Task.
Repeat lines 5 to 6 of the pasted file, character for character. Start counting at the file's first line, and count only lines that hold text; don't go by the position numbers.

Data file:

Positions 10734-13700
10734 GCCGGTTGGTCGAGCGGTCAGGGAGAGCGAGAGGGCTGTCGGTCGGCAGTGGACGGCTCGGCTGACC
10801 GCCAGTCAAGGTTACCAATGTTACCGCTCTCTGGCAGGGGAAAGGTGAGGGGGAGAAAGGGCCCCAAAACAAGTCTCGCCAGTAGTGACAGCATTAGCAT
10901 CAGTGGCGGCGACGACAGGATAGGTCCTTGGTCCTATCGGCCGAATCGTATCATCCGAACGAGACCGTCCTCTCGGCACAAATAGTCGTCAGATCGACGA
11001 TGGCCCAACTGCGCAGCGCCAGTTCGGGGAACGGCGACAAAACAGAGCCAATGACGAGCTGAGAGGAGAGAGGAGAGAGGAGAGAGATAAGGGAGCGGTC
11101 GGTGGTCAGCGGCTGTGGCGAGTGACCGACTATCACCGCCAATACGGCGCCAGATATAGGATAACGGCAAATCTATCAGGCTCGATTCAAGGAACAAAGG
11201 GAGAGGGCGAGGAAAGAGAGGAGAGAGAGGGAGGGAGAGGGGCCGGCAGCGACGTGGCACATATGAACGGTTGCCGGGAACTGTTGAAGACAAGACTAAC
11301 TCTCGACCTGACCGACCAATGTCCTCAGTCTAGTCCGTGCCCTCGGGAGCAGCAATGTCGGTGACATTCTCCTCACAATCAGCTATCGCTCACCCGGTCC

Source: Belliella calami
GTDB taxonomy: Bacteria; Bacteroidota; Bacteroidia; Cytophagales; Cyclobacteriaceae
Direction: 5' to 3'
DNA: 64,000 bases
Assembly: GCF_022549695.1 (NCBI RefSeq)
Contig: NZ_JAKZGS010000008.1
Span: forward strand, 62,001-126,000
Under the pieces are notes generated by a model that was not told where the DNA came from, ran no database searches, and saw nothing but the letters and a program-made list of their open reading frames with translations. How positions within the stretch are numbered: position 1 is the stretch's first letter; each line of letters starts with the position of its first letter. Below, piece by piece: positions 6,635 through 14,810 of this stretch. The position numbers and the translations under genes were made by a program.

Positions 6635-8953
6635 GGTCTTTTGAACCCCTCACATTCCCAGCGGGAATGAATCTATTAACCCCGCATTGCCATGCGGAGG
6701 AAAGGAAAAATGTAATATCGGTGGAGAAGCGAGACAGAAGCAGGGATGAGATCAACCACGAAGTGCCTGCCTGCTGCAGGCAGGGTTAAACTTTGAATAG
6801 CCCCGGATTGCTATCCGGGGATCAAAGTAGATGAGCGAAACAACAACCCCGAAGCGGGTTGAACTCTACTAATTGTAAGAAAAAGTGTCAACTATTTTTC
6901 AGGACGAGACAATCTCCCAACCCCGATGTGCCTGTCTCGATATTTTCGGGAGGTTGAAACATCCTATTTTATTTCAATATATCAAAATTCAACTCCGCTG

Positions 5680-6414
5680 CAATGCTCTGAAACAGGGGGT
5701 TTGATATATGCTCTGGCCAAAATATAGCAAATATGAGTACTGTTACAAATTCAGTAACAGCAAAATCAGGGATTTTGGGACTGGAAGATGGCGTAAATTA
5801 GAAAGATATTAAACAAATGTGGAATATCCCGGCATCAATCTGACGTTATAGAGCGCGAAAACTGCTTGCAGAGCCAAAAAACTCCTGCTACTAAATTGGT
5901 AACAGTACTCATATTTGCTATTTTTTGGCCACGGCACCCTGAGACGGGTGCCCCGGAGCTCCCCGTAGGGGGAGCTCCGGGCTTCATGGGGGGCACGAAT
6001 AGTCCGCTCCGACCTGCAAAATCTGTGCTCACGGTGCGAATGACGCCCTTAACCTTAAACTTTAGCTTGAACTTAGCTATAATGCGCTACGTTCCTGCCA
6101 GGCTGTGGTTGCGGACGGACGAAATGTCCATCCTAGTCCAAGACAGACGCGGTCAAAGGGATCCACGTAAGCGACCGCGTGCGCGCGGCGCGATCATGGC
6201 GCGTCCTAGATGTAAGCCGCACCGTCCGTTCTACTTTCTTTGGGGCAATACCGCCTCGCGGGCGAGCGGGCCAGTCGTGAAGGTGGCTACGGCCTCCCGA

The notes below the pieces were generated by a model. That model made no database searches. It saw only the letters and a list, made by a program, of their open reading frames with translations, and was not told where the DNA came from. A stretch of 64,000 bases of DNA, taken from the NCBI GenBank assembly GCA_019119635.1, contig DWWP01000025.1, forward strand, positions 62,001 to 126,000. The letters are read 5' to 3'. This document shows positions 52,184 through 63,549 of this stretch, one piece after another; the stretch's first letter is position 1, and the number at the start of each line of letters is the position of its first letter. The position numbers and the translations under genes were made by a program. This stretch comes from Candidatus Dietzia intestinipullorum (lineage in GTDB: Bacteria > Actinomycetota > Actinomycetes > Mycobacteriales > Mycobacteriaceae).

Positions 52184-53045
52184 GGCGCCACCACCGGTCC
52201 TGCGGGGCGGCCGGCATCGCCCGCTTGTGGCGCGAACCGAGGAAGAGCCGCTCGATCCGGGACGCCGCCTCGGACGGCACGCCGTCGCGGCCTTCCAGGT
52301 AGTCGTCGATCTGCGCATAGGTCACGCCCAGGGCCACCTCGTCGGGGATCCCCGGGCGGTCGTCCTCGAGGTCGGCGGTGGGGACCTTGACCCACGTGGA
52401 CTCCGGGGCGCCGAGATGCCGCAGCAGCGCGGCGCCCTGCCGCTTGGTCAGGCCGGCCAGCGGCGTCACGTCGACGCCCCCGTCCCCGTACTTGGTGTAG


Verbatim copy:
11001 TGGCCCAACTGCGCAGCGCCAGTTCGGGGAACGGCGACAAAACAGAGCCAATGACGAGCTGAGAGGAGAGAGGAGAGAGGAGAGAGATAAGGGAGCGGTC
11101 GGTGGTCAGCGGCTGTGGCGAGTGACCGACTATCACCGCCAATACGGCGCCAGATATAGGATAACGGCAAATCTATCAGGCTCGATTCAAGGAACAAAGG